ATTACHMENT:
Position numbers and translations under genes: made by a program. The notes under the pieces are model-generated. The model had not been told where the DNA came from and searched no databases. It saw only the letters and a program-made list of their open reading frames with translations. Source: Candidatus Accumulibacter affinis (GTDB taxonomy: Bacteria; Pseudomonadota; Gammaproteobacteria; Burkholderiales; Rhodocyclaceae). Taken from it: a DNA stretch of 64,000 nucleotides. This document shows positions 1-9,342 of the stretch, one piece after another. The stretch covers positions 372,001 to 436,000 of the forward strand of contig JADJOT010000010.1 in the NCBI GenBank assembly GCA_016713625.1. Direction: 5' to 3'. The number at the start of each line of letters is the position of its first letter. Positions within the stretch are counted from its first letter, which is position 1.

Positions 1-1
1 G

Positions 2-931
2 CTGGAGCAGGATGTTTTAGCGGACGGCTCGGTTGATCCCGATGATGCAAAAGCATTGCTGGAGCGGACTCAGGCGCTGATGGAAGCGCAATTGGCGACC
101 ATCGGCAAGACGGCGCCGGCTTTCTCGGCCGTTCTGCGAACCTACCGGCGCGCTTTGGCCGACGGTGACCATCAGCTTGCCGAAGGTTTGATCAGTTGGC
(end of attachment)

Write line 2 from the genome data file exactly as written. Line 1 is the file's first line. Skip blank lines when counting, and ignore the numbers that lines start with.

Positions 1-1